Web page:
This month, we are looking at how advertising has changed through the ages. Not only the mediums and companies themselves, but society trends that can be seen through advertising. The advertising industry goes way back through history and as new inventions opened the world to reading, they also offered new ways to market a business. We will go through some of the major events that shaped advertising through the ages. Read on for our History of Advertising Part 1!
The Egyptians used papyrus to promote sales. Political campaigns have been found in ruins in Pompeii and ancient Arabia. Wall painting advertising can be trace as far back as 4000BC. During the middle ages advertising included handbills and in the 17th century advertisements began appearing in newspapers due to the advancement of the printing press. The 19th century saw the advance of new types of advertising including mail-order. It was not until 1836 that a French newspaper, LaPresse, included paid advertising for the purpose of lowering the cost of paper to the consumer. This new market for advertising became the catalyst for advertising agencies to open world-wide.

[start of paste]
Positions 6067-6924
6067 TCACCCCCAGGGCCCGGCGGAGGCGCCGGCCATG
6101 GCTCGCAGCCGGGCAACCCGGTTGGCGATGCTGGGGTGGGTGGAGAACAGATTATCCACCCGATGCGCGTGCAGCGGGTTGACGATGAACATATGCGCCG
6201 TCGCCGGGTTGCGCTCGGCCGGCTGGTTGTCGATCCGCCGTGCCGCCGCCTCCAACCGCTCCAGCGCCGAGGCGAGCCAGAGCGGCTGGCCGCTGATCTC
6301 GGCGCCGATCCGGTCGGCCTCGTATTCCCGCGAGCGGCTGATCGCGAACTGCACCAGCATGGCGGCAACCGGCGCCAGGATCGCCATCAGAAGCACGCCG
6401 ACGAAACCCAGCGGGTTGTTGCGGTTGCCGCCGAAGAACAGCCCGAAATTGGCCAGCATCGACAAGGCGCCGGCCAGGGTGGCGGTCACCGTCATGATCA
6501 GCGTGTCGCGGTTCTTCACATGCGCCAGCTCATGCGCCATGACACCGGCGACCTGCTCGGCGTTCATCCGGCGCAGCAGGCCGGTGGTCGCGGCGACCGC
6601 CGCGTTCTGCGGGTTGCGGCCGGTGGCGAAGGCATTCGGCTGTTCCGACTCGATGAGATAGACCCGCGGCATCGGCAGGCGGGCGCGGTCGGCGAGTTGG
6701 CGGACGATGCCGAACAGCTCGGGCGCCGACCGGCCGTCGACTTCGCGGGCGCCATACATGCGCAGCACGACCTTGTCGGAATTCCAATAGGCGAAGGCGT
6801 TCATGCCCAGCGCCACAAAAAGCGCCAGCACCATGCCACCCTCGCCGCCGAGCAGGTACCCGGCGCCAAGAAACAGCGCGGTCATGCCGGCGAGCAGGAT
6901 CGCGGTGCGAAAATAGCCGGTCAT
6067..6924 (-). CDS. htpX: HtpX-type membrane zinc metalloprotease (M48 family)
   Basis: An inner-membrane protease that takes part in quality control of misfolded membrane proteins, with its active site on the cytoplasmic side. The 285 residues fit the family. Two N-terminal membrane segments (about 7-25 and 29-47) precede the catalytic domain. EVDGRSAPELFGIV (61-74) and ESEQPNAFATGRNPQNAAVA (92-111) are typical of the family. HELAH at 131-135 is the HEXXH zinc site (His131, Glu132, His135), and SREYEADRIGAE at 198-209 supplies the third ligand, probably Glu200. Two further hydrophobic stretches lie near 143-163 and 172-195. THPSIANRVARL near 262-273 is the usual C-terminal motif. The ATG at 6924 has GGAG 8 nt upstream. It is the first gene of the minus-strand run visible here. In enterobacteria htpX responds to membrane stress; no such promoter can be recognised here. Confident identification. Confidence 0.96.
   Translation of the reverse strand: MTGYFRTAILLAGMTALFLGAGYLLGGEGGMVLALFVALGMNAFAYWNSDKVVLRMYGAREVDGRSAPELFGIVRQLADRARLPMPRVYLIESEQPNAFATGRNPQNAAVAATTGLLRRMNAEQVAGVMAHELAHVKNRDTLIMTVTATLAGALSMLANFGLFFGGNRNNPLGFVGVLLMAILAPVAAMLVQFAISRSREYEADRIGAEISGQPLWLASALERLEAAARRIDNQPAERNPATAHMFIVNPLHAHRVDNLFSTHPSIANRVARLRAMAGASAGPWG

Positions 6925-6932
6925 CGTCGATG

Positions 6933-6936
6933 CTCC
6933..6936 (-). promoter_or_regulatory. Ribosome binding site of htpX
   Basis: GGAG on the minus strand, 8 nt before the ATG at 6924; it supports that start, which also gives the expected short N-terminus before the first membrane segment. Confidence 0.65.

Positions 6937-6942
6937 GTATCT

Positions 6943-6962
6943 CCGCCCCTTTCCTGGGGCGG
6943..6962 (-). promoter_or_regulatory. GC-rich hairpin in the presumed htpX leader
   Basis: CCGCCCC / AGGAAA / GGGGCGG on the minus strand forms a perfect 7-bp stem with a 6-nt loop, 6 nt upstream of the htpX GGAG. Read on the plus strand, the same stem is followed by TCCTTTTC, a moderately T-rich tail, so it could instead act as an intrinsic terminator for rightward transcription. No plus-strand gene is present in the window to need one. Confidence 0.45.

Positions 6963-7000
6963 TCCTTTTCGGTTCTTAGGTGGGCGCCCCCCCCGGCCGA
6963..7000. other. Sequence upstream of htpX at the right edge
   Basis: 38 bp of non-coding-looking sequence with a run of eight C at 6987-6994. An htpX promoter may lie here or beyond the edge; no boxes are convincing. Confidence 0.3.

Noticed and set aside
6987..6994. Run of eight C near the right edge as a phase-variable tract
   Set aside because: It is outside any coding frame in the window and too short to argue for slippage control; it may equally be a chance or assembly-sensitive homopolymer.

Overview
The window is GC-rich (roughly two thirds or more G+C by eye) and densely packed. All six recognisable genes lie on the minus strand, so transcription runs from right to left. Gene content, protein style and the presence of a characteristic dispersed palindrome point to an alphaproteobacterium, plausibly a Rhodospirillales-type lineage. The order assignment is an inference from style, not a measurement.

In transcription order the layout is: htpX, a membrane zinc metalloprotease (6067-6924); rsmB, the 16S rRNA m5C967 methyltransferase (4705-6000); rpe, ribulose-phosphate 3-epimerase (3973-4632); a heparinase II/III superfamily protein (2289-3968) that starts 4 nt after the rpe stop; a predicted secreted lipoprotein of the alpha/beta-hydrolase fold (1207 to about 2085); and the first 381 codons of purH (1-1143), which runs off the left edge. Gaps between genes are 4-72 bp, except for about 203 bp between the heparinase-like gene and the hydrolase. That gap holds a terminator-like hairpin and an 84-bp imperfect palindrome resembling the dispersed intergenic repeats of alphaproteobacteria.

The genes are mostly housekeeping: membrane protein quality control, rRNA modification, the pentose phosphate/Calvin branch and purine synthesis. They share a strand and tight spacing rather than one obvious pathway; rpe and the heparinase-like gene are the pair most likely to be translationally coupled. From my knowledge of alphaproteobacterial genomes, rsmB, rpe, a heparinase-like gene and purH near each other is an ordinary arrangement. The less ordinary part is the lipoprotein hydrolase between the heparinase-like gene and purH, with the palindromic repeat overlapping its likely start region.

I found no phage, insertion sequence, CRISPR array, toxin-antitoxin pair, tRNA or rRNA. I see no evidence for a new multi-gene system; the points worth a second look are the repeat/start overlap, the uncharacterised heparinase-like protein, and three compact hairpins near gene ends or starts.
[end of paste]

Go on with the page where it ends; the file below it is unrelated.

The 1920’s brought the first radio stations and following the lead of the newspaper offered time to promote businesses to the consumers on the radio. Most of this paid advertising was done in the form of one business sponsoring a program. Remember in A Christmas Story, Ovaltine sponsored the Little Orphan Annie’s radio show & her secret decoder pin?
(watch how Ralphie discovers the cruel ways of the world)
It didn’t take long for radio stations to quickly figure out that selling multiple business advertising opportunities would make more money.
With the dawn of television in the late 1940’s, television stations followed suit and began advertising on their stations. The 1960’s became known as the Creative Revolution and creativity was really allowed to shine on the commercials produced. This era of modern advertising promoted a “position” or “unique selling proposition designed to associate each brand with a specific idea in the consumer’s mind. This brings us to the 1980’s and forward, which will be covered in our next blog.
Take a look back at some of this history in TV and notice the societal differences from “back in my day:”
Did you know Fred Flintstone & his neighbor, Barney, sold cigarettes for Winston back in 1954?
In the 60’s, Folger’s Coffee told everyone that the key to a happy marriage is a good cup of coffee.